Daniela Diamente
Rising gas prices have been good to the folks at BICAS (Bicycle Inter-Community Action and Salvage), but Daniela Diamente says the bicycling collective, located south of the Dunbar/Spring neighborhood, is taking the economy-fueled interest in bikes in stride; they would rather focus on BICAS' original mission of serving youth and the homeless community. As education coordinator, Diamente has watched the number of attendees at the collective's build-a-bike classes more than double this year. For more information, visit the BICAS Web site or call 628-7950.

Why this increased interest in BICAS?

It seems like a good idea for the Earth to ride a bike, and for your health and all those sort of things. Those have really caught on in Tucson, and we're sensing that here now more than in the past.

What kind of impact does the increased interest have on BICAS?

We've gotten better at serving people. This place has its ebbs and flows, just like any organization. Five years ago, when I first came here, it was likened to a dungeon, and it wasn't user-friendly. We've gotten a lot better at trying to make the place more open, brighten it up and make it more welcome for all people, and not just for one part of our community. I think we are also seeing a much more diverse clientele of people.

What are those people looking for when they come to BICAS?

It ranges: "Hey, I heard about this cool funky space, and I want to check it out." We certainly have people who know this place and use it on a regular basis to fix up their bike or be able to earn time to work on their bikes. We have a strong work-trade program. Someone can come here and put in a few hours to buy parts they need for their bike or hours they need to fix their bikes. We wouldn't function without those people coming in. A lot of those work-traders are homeless people, and kids who have gotten into trouble and have had community-service hours. They get hooked, and then they say, "Hey, I want to earn a bike now," and they turn into work-traders.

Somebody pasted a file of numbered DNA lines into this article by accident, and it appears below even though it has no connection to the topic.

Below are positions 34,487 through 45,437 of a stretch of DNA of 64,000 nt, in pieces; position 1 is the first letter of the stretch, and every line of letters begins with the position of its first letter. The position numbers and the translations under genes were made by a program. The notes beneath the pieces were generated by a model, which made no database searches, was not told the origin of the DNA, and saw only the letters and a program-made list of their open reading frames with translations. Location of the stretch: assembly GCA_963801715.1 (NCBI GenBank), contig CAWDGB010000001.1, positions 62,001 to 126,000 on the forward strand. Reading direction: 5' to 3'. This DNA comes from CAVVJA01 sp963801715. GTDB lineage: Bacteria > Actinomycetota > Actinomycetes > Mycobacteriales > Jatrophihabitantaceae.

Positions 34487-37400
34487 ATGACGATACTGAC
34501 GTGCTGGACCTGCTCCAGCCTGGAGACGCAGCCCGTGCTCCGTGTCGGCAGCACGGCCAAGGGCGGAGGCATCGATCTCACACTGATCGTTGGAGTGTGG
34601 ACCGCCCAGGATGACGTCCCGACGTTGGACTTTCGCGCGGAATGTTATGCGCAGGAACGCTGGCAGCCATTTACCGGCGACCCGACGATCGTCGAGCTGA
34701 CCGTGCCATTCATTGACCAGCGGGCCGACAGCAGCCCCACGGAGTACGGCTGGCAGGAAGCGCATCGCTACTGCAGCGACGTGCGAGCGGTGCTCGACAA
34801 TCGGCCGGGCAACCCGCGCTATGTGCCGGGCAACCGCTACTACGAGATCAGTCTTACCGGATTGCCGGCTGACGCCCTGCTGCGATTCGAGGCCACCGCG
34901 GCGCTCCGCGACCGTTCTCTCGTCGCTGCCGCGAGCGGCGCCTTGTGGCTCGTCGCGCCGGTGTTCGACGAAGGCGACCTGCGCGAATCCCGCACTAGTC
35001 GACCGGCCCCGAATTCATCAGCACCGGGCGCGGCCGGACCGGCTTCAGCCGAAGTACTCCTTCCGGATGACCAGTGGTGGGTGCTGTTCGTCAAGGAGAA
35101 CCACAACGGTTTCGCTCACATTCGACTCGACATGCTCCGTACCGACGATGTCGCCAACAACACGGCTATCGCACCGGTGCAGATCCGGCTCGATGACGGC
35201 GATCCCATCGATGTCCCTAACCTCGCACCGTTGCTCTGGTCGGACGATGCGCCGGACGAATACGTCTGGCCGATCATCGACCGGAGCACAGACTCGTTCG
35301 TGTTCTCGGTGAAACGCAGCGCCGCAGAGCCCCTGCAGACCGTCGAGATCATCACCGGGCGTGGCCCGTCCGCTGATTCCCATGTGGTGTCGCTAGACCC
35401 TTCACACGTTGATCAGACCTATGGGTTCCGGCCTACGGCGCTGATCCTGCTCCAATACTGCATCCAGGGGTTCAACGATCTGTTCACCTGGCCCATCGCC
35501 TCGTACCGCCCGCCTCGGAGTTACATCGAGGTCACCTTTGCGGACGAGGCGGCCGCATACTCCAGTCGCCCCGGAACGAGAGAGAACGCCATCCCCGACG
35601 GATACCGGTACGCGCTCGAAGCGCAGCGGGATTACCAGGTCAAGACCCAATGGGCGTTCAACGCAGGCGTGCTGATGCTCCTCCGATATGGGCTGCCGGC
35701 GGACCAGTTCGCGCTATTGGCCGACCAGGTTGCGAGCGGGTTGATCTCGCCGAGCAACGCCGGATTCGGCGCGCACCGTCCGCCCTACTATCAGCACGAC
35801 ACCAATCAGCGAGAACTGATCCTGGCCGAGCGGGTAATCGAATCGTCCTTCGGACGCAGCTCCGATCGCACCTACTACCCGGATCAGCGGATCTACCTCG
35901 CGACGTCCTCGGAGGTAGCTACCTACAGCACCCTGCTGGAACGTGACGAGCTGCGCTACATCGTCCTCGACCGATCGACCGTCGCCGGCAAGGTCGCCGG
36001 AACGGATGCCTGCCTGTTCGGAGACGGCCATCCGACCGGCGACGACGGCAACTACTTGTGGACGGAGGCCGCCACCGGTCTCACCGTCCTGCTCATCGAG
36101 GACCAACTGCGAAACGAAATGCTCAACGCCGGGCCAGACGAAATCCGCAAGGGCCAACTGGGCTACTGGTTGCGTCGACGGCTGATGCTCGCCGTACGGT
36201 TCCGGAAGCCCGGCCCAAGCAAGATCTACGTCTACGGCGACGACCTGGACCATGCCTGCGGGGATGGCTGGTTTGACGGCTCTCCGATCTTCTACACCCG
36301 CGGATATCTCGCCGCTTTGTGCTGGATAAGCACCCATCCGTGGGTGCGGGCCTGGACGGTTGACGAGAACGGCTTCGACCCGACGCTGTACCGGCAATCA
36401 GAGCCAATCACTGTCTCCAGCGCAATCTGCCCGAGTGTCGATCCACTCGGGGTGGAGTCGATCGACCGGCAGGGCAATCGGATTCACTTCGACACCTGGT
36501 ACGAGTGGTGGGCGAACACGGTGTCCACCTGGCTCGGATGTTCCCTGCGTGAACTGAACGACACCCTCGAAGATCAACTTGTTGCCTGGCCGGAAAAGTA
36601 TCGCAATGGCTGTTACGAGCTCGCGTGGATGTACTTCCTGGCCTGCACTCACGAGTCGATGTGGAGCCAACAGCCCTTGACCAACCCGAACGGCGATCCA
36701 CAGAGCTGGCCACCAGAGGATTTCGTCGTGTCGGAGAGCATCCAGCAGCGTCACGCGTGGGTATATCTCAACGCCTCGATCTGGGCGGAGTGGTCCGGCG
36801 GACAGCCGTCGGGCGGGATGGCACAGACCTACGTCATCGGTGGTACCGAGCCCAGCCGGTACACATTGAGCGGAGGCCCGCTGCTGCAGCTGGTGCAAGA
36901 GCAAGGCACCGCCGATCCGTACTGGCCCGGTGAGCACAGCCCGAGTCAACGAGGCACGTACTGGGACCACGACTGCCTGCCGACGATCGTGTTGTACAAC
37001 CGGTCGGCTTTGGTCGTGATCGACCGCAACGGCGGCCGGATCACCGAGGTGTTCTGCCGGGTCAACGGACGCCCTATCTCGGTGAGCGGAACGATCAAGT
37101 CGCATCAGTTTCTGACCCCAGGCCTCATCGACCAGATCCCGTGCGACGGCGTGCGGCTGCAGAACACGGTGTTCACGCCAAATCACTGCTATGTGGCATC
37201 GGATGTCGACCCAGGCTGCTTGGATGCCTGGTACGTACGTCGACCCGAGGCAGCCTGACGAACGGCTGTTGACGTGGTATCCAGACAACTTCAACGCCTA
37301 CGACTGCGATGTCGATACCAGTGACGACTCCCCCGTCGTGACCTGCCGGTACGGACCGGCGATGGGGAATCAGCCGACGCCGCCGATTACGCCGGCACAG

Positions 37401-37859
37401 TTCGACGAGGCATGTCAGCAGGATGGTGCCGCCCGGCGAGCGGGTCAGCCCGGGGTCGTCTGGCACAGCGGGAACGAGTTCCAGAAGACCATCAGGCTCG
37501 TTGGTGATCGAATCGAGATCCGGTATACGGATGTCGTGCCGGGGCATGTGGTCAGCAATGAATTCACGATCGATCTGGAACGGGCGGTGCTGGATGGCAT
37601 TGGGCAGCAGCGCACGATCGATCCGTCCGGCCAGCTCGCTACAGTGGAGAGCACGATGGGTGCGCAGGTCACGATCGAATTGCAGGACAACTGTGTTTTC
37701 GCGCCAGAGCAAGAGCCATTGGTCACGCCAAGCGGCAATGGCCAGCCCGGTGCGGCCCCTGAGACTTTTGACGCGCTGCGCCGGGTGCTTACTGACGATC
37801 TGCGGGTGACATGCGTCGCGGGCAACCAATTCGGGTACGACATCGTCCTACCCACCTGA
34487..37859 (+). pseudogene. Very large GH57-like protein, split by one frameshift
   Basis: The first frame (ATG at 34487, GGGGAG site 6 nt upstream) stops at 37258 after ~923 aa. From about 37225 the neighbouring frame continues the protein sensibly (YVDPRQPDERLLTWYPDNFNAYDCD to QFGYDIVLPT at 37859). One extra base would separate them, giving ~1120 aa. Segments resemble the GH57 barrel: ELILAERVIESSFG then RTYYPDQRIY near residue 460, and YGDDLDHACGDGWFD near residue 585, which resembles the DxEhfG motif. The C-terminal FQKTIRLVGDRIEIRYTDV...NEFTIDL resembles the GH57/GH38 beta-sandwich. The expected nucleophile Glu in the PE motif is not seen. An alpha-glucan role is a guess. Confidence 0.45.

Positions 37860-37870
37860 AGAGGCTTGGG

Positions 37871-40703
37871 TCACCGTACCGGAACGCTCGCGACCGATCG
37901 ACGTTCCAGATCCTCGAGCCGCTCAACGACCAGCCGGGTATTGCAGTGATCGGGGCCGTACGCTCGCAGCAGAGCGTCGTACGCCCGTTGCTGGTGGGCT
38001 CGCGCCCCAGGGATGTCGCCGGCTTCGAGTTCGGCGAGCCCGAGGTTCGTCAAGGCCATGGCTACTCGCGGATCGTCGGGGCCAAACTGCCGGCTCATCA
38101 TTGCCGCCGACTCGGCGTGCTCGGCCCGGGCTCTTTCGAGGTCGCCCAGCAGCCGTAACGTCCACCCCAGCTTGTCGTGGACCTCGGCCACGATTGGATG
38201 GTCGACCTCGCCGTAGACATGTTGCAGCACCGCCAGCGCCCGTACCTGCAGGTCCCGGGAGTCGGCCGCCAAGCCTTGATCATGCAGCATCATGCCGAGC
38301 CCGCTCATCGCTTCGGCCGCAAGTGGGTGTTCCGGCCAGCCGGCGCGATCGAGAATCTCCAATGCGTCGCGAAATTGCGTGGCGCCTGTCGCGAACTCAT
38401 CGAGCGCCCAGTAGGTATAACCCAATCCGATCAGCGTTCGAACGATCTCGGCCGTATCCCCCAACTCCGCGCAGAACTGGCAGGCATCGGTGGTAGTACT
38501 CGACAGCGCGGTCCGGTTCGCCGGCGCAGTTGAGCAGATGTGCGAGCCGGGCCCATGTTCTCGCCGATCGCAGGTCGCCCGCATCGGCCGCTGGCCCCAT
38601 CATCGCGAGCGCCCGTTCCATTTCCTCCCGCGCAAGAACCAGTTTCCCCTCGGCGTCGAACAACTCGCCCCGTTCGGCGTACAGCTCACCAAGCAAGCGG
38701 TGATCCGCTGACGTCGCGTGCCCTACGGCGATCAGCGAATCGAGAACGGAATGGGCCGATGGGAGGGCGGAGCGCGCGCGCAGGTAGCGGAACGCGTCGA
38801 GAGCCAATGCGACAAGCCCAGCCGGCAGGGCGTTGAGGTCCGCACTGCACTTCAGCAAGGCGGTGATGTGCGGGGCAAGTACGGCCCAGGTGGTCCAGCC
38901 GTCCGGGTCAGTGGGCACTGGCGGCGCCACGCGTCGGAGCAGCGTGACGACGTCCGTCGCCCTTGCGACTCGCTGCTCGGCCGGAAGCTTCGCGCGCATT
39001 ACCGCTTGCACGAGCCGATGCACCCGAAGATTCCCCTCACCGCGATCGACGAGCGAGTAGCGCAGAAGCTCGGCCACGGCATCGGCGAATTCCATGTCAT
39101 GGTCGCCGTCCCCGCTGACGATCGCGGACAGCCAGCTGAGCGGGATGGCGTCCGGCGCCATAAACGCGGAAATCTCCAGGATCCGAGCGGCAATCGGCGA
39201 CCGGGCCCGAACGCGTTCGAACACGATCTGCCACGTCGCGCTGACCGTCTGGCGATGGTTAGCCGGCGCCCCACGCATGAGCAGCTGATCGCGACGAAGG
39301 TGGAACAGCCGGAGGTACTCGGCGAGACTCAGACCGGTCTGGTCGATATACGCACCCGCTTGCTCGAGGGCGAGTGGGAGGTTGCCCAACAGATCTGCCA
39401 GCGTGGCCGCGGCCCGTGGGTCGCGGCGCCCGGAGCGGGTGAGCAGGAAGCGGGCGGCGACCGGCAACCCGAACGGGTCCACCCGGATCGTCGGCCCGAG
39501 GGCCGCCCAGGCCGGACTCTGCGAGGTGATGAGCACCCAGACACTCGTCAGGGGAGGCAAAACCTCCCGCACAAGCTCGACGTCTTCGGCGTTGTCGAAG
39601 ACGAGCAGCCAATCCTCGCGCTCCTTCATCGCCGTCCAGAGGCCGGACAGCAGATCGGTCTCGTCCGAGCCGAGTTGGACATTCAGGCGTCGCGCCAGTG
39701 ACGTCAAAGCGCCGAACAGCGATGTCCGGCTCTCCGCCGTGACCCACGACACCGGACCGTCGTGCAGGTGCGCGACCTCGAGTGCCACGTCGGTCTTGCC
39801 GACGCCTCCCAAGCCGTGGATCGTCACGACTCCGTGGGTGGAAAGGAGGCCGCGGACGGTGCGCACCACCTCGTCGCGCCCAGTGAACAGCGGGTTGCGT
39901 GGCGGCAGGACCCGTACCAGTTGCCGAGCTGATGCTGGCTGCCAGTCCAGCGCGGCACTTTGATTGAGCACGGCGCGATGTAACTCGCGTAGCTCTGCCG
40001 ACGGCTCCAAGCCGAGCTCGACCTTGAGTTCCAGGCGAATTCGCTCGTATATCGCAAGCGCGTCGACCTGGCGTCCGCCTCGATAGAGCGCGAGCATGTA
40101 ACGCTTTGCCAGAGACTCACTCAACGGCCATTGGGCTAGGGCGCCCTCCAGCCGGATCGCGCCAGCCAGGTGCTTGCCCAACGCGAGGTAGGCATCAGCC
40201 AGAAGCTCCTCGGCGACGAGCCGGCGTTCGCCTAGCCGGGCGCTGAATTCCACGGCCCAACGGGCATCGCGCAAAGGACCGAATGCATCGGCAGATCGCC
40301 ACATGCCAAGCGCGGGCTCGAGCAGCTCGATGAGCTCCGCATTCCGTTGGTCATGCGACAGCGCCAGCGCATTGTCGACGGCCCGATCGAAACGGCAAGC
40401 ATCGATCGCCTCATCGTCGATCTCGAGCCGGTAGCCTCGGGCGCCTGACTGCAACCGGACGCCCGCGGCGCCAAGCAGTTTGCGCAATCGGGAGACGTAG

Nowadays, those groups are changing, right?

Now a lot of college kids come down here to fix up their bikes and stuff like that, and we've got people from the foothills who come in, and they're looking for this rare part. That's sort of exciting, because you have all these different people coming together in one space, and also we're all working together, like, "Hey, if you're not real busy, this guy is looking for this part." A homeless guy in his 60s has been coming down for years; he knows the place, and he ends up working with this woman from the foothills. You sort of bridge these gaps that we see in society. That's what I've always loved about this place.

What you love has also grown into another nonprofit: El Grupo.

Yes. It started as a BICAS thing, but has been growing the last four years as a youth-cycling club. It started as a fitness elective with City High School, but now has really taken off. At the end of that first year, the kids wanted to ride on the weekends, so we did, and trained for El Tour de Tucson and the Tour de Tucson Mountains. And then they wanted to do bike tours, so we have done that, too. Some of the kids wanted to try racing, and have loved it, so (last weekend), for the first time, we had four kids go to Globe for the Arizona State (Road Race) Championship. Two are 18, and two others are 11 and 12 years old. We want to continue to target those kids who don't really fit in, and don't really want to play football, baseball or even soccer.

Sometimes we hear that Tucson needs improvement to be considered bicycle-friendly. What's your take?

I think we're doing an OK job in terms of education and getting people on bikes. In terms of what Pima County and BICAS is doing, safety education is awesome. We have classes every week, and there are 15 people in that class every week. We can use more help in enforcement and motorist education. Some motorists don't know they are making cyclists feel uncomfortable, honking at them to let them know that they are there. It's not really malicious. I realize that not all cyclists obey all the rules, but I think in terms of enforcement (with motorists), there is a lot more that could be done, and I think we are moving in that direction.

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